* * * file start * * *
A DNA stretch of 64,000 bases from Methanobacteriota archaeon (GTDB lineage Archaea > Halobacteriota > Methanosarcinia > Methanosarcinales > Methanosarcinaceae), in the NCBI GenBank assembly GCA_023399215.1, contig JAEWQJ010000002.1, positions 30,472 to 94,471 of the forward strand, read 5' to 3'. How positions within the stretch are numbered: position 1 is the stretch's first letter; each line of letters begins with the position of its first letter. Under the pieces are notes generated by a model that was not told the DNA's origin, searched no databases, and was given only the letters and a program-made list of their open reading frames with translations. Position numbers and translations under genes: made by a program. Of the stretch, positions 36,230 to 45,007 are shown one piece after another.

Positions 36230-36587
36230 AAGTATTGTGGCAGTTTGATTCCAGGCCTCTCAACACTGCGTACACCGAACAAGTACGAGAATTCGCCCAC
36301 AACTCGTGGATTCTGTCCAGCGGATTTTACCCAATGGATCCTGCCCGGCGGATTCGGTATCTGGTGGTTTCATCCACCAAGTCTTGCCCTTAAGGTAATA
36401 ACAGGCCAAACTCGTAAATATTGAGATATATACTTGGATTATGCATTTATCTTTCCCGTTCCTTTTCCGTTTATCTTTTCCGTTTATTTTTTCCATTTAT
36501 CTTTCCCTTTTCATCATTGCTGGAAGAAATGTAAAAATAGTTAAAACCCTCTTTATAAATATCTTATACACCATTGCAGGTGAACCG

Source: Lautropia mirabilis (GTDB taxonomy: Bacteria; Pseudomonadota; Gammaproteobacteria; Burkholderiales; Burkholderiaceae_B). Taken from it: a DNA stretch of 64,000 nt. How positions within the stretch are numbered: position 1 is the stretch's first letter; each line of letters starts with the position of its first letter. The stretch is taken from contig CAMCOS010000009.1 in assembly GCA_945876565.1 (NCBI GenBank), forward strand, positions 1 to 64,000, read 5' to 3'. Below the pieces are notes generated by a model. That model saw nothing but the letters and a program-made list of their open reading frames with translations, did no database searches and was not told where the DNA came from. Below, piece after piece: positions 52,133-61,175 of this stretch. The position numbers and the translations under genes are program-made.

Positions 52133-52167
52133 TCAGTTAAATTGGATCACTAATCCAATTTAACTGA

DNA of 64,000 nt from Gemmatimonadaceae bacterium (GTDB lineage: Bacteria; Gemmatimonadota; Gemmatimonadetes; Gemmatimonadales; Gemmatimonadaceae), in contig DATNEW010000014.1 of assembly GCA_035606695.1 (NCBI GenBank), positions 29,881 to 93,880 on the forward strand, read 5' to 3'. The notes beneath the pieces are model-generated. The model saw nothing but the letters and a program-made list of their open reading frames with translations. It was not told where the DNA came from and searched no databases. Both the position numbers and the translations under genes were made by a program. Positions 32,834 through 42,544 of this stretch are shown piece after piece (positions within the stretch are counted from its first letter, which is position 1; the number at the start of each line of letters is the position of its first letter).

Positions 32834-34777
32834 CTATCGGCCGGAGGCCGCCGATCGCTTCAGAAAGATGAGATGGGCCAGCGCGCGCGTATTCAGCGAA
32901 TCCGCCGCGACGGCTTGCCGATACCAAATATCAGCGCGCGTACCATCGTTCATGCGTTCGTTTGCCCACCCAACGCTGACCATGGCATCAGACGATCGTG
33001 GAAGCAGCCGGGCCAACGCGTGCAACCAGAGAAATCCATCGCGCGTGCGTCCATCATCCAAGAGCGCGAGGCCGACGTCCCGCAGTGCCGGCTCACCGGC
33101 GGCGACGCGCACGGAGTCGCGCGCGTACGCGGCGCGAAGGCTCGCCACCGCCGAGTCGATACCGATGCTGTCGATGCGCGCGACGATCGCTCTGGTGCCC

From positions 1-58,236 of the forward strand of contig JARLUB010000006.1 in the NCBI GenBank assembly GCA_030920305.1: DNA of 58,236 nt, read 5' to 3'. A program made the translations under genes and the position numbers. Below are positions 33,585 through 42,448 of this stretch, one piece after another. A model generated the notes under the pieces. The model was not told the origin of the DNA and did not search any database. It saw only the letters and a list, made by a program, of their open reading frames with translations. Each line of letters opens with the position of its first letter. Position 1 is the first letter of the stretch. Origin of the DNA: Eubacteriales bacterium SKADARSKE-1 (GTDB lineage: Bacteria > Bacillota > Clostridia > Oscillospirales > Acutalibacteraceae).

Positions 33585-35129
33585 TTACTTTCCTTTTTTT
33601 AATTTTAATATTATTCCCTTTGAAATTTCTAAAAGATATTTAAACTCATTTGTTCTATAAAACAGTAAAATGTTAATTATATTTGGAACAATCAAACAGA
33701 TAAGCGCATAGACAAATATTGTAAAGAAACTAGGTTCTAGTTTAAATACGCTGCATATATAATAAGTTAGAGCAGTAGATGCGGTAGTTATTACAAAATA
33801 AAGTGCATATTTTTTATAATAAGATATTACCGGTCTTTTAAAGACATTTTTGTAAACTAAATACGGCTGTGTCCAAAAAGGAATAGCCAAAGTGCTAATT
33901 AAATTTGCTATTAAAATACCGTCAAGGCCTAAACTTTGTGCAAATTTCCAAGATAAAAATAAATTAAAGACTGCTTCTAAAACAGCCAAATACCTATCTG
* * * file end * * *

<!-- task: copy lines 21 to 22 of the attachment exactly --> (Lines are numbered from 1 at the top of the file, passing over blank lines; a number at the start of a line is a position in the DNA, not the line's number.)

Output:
33801 AAGTGCATATTTTTTATAATAAGATATTACCGGTCTTTTAAAGACATTTTTGTAAACTAAATACGGCTGTGTCCAAAAAGGAATAGCCAAAGTGCTAATT
33901 AAATTTGCTATTAAAATACCGTCAAGGCCTAAACTTTGTGCAAATTTCCAAGATAAAAATAAATTAAAGACTGCTTCTAAAACAGCCAAATACCTATCTG